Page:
33. In patients with bronchial asthma, good depth of anesthesia, good muscle relaxation and i. v.  Lidocaine can reduce the incidence of bronchospasm during intubation; topical lidocaine spray is not effective and may induce bronchoconstriction in some patients.
34. Circulatory disturbance during anesthesia and surgery may affect the absorption of subcutaneous insulin.

Wednesday, February 4, 2015


Tachycardias from emotion, exercise and pain, and drugs such as digoxin and beta stimulators, will all increase the outflow tract gradients and may considerably reduce the cardiac output to essential organs, such as the myocardium and brain.Preoperative beta blockers should be maintained.(Patients are often already taking beta blockers to prevent tachycardias.)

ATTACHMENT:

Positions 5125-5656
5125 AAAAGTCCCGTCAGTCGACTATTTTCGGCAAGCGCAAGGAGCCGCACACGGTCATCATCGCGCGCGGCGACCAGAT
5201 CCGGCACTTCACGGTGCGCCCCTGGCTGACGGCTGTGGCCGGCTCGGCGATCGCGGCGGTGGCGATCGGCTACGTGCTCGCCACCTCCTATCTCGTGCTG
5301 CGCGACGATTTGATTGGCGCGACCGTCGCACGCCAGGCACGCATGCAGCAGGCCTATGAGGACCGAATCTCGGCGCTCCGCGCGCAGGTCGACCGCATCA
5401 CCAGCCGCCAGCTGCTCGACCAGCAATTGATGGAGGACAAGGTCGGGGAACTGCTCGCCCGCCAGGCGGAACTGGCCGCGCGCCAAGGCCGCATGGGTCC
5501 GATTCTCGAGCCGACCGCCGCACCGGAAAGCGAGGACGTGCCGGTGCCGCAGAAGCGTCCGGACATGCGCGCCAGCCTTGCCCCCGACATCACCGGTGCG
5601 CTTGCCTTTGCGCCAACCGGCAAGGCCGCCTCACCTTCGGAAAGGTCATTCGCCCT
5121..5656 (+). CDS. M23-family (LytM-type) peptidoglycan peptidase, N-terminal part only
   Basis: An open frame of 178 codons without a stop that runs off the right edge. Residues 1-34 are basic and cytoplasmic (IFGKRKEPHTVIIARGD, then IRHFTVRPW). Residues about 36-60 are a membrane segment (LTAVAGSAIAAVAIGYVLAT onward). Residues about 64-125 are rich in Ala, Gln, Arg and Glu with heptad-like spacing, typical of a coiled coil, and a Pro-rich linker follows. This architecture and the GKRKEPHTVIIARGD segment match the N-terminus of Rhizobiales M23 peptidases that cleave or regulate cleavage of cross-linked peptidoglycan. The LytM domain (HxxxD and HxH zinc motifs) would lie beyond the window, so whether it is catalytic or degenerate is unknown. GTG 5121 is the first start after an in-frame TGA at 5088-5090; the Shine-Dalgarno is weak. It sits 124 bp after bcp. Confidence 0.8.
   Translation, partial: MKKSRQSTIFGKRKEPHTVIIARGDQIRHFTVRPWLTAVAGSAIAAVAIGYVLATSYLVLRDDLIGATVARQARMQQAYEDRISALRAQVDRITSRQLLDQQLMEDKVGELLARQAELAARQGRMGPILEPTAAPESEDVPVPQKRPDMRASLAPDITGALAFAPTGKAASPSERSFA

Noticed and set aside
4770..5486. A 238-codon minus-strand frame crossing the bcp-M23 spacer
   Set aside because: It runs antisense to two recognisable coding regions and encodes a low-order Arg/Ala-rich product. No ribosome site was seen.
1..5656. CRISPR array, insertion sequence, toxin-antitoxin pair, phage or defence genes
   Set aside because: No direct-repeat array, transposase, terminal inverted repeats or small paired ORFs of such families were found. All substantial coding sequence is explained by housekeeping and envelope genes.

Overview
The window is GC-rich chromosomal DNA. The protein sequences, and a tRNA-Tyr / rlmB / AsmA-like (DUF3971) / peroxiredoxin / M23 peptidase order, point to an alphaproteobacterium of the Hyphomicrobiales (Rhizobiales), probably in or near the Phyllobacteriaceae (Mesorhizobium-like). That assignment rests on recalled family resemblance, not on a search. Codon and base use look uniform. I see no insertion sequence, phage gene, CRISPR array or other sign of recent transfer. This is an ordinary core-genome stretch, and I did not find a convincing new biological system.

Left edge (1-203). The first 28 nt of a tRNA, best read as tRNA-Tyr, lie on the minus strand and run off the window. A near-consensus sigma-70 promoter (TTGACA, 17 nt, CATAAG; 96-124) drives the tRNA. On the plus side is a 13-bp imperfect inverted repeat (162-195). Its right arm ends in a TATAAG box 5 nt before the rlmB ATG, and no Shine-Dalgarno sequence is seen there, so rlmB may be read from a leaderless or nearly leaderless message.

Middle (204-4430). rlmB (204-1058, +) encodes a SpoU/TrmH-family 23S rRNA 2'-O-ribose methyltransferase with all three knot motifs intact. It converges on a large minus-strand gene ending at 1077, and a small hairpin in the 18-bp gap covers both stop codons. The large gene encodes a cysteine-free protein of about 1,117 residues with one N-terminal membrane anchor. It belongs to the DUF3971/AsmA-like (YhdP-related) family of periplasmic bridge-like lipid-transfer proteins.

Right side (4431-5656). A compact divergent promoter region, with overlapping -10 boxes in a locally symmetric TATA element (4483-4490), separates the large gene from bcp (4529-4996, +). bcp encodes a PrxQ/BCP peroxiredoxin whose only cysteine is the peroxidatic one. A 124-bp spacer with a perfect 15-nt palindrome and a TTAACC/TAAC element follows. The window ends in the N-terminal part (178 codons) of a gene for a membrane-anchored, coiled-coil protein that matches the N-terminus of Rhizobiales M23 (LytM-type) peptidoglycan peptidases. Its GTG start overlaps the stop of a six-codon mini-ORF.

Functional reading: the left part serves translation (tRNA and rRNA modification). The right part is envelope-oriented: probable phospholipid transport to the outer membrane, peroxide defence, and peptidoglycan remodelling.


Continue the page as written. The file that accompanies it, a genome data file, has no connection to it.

Hypotension from blood loss, regional anaesthesia, or vasodilator drugs, cause similar reductions in cardiac output and can worsen obstruction.Drugs and techniques that cause vasodilatation and hypotension must be avoided,contraindicated. However, with the greater ability to control the onset of epidural and by the use of continuous infusions and opiates, it has been suggested that regional blocks are no longer contraindicated. Hypotension should be treated by restoring vascular volume. If vasopressors are required, an alpha1agonist, such as phenylephrine or methoxamine, is the most suitable.

An adequate preload should be given and blood loss should be replaced promptly.

Monday, January 26, 2015


Y1. Two cardinal symptoms of cardiac illness are exercise intolerance and chest pain